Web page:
Do you care that you pay more for wine because of the LCBO?

As a non-wine drinker of course I don't care. People on the right are always crowing about making government run more like a business so hell, yeah, the LCBO generates a huge profit, funds/subsidizes recycling throughout the province (which is a BFD in Toronto who pays for every gram of trash to get trucked to Michigan) and it beats more income or sales taxes. Besides, from a social perspective slightly higher alcohol prices are desirable as it marginally suppresses consumption without going to far as to encourage smuggling (like with cigarettes).

Ontario wine, beer and liquor drinkers get 90%+ of what they need at the Beer Store and LCBO. And the vast majority of drinkers consider most forms of alcohol fungible goods so selection is a moot point. For the rest, geez, it's not like it's such a trial to leave the province once in a while if you looove BC wine so much.
posted by GuyZero at 10:57 AM on December 10, 2009




Oh, bullshit. Okanagan wines have been winning international awards for ages. Some of the world's best wines are coming from Okanagan wineries...


posted by five fresh fish
.

It sounds like you've drank the BC Tourism kool-aid my friend. You certainly haven't drank much BC wine or you wouldn't say that. Wine awards are the elementary school sports day of competition, anyone and everyone can and does win. The only thing easier to win than a wine competition is a 5% discount scratch and win card at The Bay.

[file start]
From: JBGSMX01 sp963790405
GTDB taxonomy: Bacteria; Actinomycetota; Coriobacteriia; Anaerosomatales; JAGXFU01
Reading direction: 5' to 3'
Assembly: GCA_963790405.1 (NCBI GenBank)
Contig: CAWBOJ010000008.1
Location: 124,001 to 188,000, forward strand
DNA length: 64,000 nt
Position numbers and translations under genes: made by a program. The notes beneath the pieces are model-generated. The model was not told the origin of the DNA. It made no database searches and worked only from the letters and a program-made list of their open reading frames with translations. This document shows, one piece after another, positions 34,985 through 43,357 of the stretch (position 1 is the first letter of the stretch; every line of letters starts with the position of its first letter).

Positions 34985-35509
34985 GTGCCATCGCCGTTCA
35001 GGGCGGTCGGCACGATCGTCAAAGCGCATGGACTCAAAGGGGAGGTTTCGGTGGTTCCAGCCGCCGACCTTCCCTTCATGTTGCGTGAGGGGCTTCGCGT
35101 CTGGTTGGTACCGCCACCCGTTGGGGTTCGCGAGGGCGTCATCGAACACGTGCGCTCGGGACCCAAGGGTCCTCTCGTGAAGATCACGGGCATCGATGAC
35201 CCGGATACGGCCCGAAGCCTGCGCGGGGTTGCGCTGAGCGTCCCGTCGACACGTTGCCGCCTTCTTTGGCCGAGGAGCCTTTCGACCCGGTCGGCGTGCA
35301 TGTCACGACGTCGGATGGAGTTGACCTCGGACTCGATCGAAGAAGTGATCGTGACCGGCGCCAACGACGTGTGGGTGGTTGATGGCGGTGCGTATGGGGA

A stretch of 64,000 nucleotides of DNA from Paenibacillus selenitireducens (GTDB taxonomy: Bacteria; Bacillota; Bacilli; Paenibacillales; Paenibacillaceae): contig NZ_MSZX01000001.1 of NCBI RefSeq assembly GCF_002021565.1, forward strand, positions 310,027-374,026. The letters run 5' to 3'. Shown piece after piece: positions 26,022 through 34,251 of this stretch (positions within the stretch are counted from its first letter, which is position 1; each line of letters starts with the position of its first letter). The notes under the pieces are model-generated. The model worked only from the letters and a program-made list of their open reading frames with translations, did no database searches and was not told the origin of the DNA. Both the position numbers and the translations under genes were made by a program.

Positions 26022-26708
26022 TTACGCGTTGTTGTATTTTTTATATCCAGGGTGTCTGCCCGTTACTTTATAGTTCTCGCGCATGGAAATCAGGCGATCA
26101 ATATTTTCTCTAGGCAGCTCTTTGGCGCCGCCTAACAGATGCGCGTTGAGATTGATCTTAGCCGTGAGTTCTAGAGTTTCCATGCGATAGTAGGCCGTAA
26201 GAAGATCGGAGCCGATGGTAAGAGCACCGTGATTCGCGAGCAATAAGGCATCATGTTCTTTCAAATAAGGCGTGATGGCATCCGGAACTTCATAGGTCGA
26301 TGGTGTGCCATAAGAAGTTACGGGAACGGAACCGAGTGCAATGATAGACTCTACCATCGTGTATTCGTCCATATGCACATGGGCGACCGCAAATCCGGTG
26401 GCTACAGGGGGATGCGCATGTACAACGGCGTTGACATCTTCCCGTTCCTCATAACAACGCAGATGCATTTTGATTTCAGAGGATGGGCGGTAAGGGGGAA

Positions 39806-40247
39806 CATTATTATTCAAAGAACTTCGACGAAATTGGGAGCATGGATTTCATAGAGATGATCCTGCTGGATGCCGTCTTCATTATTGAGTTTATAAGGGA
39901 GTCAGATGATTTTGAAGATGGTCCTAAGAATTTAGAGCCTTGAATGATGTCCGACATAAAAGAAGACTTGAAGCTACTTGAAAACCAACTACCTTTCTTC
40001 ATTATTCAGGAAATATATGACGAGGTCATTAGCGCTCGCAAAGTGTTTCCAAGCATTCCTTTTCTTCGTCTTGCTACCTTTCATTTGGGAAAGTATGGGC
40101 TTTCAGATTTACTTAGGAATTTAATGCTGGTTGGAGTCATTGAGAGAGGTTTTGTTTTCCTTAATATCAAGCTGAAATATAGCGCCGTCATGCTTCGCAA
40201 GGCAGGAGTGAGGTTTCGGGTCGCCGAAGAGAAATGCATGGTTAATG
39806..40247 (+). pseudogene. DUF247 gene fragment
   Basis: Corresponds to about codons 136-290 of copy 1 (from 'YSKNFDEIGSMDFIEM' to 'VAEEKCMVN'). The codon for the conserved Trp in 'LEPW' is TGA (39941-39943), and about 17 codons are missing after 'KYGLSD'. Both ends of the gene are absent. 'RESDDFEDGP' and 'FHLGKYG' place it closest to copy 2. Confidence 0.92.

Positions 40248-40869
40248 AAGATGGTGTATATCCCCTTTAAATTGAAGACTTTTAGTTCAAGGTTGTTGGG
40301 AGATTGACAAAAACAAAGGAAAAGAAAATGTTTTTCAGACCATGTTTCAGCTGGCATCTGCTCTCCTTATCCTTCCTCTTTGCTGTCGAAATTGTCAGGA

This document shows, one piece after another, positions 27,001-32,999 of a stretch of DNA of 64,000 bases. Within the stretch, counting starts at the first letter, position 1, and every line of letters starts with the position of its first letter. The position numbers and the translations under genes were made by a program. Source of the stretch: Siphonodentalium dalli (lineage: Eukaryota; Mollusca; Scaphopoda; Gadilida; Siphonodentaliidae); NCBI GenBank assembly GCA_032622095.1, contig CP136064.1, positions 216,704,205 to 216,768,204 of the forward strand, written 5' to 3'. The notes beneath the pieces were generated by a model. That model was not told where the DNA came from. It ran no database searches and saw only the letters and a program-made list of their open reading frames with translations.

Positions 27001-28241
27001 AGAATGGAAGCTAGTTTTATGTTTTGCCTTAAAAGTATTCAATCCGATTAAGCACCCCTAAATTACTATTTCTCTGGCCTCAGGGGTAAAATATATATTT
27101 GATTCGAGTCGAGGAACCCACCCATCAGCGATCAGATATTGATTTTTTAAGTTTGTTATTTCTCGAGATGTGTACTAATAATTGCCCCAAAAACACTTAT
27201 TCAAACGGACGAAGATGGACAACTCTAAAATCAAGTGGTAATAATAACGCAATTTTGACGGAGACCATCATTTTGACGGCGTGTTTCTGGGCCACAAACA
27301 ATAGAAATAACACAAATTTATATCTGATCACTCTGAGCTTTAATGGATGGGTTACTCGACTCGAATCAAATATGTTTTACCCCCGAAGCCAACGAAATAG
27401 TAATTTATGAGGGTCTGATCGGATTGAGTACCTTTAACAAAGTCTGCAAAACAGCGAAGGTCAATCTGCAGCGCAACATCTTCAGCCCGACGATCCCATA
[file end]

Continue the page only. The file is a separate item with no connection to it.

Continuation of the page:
First, good BC wines aren't made in commercially viable quantities. Which renders them basically hobbyist pursuits masquerading as commercial enterprise. If fifty cases of something gets made, and is not available at retail anywhere, public or private, does it really exist? I say no. Second, the price/quality ratio is so far out of whack with BC wines (esp. reds) that drinking them is a pursuit for fools and the delusional.
posted by Keith Talent at 11:17 AM on December 10, 2009 [1 favorite]


Do you care that you pay more for wine because of the LCBO?

Everything is relative. My parents (born in the 30's) feel that $1 for a dozen eggs is too damn much. From their perspective, I guess it is. From my perspective, that's a lot of food value there for $1 (or $2, or $3. We buy free-range and, uh, don't discuss it with my parents).

My unscientific observations while living in B.C. and flying in to Ontario for regular visits (prior to moving here) was that the average bottle of local wine was a good deal cheaper in Ontario. This might be for various reasons, but my perspective is again, good value. I recently ran through as many bottles of "The 10 Best wines for $10" I could find in the stores -- not because they were $10 but because they were supposed to be good and here was this list. There were definitely a few winners there. What's that $10 bottle going to cost me in your non-monopolized vision? $9.50?

I don't give a damn.